5 = Outstanding
4 = Good (effective but not quite exemplary)
3 = Average (adequate but needs improvement)
2 = Weak (deficient and needs substantial improvement)
1 = Poor (severely deficient)
0 = Missing/Omitted
• The essay is scored holistically. The numbers above are used to indicate the relative strengths and weaknesses in each area below.
1. Format: The essay is typed using size 12 Times New Roman font; it is formatted according to MLA requirements (see Purdue Online Writing Lab), with last name and page number at the top right corner of each page, and an appropriate heading (name, professor’s name, course title, and date – e.g., 9 December 2020) at the upper left corner of the first page.
2. Structure: This assignment is structured as a letter, with a salutation (Dear Tammy,), a multi-paragraphed message with at least two full pages of content, a closing, and a signature (e.g., Senator Tammy Duckworth). You can, if you choose, sign your name in a way that projects how you envision your future self: Attorney Sheila Saunders, for example.
3. Premise: The “Note to Self”, either directly or indirectly, makes clear the age or stage in life of the younger self being addressed in the letter. As in Senator Tammy Duckworth’s model letter, your message establishes context, describing specific situations and emotions the younger self is experiencing. The writer displays empathy and clarifies the purpose of this message: to inform, enlighten, and encourage.
4. Content: The letter focuses on Education – the person as a reader, writer, and learner. What will your experiences teach you? What pivotal events will shape your education, your interests, motivations, and your academic goals? What comments can you make about study habits, time management, discipline, and commitment to academics?
5. Content: The letter focuses on Career – the person’s employment and professional background and aspirations. What will your experiences teach you? What pivotal events will shape your career, your interests, motivations, and your professional goals? What comments can you make about the personal qualities associated with success in your chosen profession?
6. Content: The letter focuses on Relationships – the person’s important interactions with others (as a son or daughter, a sibling, a parent, a romantic partner, etc.). What will you learn about relationships? What lessons will you learn about love and romance? What comments can you make about strengths and weaknesses in your interactions with people in your life?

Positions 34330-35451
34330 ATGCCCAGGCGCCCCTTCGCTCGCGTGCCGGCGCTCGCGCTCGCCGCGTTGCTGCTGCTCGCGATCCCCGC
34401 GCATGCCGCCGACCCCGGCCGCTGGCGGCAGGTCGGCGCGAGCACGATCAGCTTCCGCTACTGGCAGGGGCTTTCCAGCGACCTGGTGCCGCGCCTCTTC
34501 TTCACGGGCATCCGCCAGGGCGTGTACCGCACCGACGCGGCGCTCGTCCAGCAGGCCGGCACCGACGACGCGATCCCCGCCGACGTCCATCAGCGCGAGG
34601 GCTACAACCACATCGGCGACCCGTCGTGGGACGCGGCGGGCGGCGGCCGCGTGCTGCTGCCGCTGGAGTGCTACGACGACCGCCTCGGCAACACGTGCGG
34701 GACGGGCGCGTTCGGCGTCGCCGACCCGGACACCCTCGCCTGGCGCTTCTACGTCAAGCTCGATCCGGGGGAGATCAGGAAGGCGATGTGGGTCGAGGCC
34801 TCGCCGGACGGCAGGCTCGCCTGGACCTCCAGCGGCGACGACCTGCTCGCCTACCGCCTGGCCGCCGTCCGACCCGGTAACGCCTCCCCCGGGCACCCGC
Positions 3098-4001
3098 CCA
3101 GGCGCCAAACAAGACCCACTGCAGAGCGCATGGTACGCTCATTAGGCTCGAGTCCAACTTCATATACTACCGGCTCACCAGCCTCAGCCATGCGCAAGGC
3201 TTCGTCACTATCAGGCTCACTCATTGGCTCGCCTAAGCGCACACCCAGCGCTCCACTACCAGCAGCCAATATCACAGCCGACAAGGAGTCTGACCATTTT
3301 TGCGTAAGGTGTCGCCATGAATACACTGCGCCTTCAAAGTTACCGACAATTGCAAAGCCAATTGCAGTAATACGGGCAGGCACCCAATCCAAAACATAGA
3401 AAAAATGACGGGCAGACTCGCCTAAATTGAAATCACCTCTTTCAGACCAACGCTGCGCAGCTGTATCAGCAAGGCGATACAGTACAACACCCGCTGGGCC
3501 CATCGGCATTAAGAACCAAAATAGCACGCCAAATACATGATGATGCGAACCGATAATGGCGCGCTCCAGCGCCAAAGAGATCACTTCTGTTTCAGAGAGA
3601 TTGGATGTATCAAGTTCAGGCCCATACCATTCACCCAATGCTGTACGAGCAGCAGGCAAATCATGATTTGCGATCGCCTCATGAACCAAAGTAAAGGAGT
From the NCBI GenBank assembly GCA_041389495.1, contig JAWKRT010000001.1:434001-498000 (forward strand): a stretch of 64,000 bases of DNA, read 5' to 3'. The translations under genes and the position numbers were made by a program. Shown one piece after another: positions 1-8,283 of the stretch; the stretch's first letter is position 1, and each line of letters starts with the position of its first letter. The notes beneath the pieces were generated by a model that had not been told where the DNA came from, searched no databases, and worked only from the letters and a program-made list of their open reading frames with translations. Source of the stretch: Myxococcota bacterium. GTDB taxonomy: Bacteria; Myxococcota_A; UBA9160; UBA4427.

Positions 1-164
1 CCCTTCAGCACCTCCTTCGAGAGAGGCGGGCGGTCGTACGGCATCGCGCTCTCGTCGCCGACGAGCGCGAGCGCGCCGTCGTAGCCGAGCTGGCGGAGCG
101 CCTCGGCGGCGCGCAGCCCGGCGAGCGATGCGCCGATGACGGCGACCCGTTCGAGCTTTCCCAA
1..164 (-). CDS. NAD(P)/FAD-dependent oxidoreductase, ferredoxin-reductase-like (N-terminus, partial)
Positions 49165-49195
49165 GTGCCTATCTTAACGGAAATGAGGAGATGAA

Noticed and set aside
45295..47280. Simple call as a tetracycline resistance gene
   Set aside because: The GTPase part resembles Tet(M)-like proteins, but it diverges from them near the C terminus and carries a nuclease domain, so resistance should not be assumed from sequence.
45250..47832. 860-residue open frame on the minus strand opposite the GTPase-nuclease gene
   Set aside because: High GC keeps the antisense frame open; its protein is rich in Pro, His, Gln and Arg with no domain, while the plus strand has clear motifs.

7. Content: The letter focuses on Life Lessons – the defining events and lessons learned from them. (These lessons should explore new terrain and not revisit anything previously discussed. Examples: the importance of political activism; the wisdom of putting money aside for a “rainy day”; the necessity of maintaining a proper exercise regime and getting regular checkups at the doctor’s office; the advantages of mastering impulse control; etc.) Briefly reveal what will happen to you and what you will learn from these experiences. Describe how you will grow and develop in the coming years.
8. Content: The letter focuses on Advice – it presents any relevant quotes, proverbs, sayings, etc. that will offer guidance as your younger self navigates life. The letter concludes optimistically, giving your younger self a glimpse of what is possible in the future (closely examine the final two paragraphs of Duckworth’s letter to get a sense of how she projects an optimistic future to her younger self).
__ 9. Writing Quality: The letter is composed in formal academic English. There are no comma splices, run-on sentences, or sentence fragments. The letter is free of errors in grammar, usage, and mechanics. The writer has carefully proofread the letter and has eliminated “typos” and other careless errors.